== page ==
Angler is a blind chocolate lab and is living the good life; however, the situation gets dangerous at feeding time. Millan also visits the home of German shepherd Zeus. He is a loved pet, but the neighbors and his owners have had enough of his antics. Part of the "Dog Whisperer" series.
Technology and science are working to restore, replace, and supercharge the powerful human sense of hearing. Meet a man who is blind whose hearing is so acute that he can navigate a bicycle by the sound of the echo of a click. This episode also highlights some of the advances made in hearing aids and work being done by researchers to use sound to improve cognition and memory during sleep. Part of the “Human + The Future of Our Senses” series.
I think what your eyesight does is confirm other senses, says James Robertshaw, a world champion kite flyer and for two years personal assistant to Rory Heap. Heap has been blind from birth, but with Robertshaw's assistance pursues his ambition for kite flying--particularly of complicated figure eight patterns. Using all of his senses except for sight, Heap learns how to fly a kite with the same dexterity that Robertshaw uses to guide him through busy city streets.
Sight, touch, hearing, taste, and smell send sensory messages to the brain at a speed of 430km/hr. The brain deals with 11 million information signals per second, and this continual flow of information is sorted and analyzed by the brain, which directs the senses, organizes them, and improves them. The brain’s plasticity allows it to continually adapt. If and individual loses one sense, the brain reorganizes and compensates by increasing the power of the other senses. This episode highlights an artist who is blind and uses his fingers to feel the color of the paint before applying it to the canvas. Part of the “Human + The Future of Our Senses” series.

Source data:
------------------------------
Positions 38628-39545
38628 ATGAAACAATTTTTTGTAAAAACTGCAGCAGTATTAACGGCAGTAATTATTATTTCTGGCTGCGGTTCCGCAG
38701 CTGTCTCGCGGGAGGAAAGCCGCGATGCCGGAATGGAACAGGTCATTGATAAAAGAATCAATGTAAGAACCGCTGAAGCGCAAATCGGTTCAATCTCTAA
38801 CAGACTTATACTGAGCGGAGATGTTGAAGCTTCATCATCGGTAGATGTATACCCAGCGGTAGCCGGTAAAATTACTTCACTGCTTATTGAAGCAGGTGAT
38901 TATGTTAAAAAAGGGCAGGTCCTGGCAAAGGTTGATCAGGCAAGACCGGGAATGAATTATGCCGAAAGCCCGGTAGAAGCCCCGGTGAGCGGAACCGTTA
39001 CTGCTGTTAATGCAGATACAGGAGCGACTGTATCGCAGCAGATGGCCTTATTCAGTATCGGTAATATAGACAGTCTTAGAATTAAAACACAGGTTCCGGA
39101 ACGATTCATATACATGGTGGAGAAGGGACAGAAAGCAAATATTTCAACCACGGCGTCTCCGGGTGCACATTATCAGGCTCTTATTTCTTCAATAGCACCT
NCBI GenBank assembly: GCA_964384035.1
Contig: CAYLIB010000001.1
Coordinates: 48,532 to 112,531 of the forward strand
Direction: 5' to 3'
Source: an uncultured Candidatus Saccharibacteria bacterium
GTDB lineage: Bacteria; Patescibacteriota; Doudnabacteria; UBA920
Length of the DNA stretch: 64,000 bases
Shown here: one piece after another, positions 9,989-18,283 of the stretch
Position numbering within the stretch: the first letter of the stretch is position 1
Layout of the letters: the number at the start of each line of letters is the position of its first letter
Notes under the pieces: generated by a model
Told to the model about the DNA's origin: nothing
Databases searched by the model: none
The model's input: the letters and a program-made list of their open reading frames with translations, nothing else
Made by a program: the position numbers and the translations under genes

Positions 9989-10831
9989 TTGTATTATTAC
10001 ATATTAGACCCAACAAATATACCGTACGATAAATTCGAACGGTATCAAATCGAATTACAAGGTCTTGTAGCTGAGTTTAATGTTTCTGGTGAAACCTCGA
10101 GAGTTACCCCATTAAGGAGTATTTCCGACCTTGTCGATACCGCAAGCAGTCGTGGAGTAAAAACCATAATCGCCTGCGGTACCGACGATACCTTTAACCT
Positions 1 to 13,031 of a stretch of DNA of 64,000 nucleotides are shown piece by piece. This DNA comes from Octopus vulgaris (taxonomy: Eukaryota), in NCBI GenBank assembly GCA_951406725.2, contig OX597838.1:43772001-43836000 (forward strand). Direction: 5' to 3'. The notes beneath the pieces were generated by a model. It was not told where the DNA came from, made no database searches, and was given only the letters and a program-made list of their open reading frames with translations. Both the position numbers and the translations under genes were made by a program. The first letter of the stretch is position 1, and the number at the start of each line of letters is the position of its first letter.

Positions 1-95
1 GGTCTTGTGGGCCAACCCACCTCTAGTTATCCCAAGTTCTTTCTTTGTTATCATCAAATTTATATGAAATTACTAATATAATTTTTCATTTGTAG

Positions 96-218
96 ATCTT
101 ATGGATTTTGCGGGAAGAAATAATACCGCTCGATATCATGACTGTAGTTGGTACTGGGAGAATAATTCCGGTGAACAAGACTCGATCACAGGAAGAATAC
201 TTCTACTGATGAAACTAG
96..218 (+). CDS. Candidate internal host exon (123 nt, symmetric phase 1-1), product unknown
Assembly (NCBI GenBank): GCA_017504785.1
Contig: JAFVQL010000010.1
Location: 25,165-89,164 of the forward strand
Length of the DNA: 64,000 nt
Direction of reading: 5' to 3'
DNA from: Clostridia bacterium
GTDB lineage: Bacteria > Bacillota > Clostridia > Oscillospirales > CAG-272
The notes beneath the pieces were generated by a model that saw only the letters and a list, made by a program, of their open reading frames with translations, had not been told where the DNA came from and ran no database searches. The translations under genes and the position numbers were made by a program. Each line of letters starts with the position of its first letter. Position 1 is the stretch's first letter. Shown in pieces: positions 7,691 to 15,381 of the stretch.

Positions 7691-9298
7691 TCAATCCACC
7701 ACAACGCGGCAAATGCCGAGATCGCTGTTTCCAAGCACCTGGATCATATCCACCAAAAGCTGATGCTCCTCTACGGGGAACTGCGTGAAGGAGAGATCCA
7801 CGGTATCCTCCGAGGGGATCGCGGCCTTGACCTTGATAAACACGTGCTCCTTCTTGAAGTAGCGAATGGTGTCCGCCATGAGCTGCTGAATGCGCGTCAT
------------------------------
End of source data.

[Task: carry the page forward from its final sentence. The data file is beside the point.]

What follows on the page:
Gene therapy is a method for treating inherited diseases by delivering corrective versions of genes to patients. Dr. Jean Bennett and Dr. Albert Maguire focused their careers on developing a successful gene therapy for an inherited form of childhood blindness called Leber congenital amaurosis (LCA). This documentary tells the story of how the LCA gene therapy was developed. Students will learn how autosomal recessive conditions are inherited, how scientists can use modified viruses to deliver human genes to cells, what makes the eye an ideal tissue for gene therapy, and how model organisms are used to test treatments before they are tested in patients.
Moko is an explorer. As he travels the world continent by continent, he makes many friends and discovers many natural phenomena which sometimes delight him, and other times scare him. Each animated episode recounts an adventure and takes an "original story" approach to explaining these natural phenomena. In this episode, as they drift away from the iceberg and are throwing their fishing nets, Moko and Alarick's boat is surrounded by a thick fog. Moko thinks this is smoke and that there must be fire. He cannot even see his friend, just hears his voice telling him that a sudden fog on the ocean can last for a long time and that only patience will save them. Moko thinks that he should not have thrown his net so soon and that the ocean is blindfolding them so they won't see which way it is taking them. Gliding along, they hear some strange sounds and see bizarre shapes in the mist. Alarick begins to play his flute and the fog begins to thin. They discover a lovely bay, sheltered from the wind, ideal for fishing. Moko is filled with admiration for his friend who knew how to tame the ocean.
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Resources related to vision
A collection containing 12 resources, curated by Charles LaPierre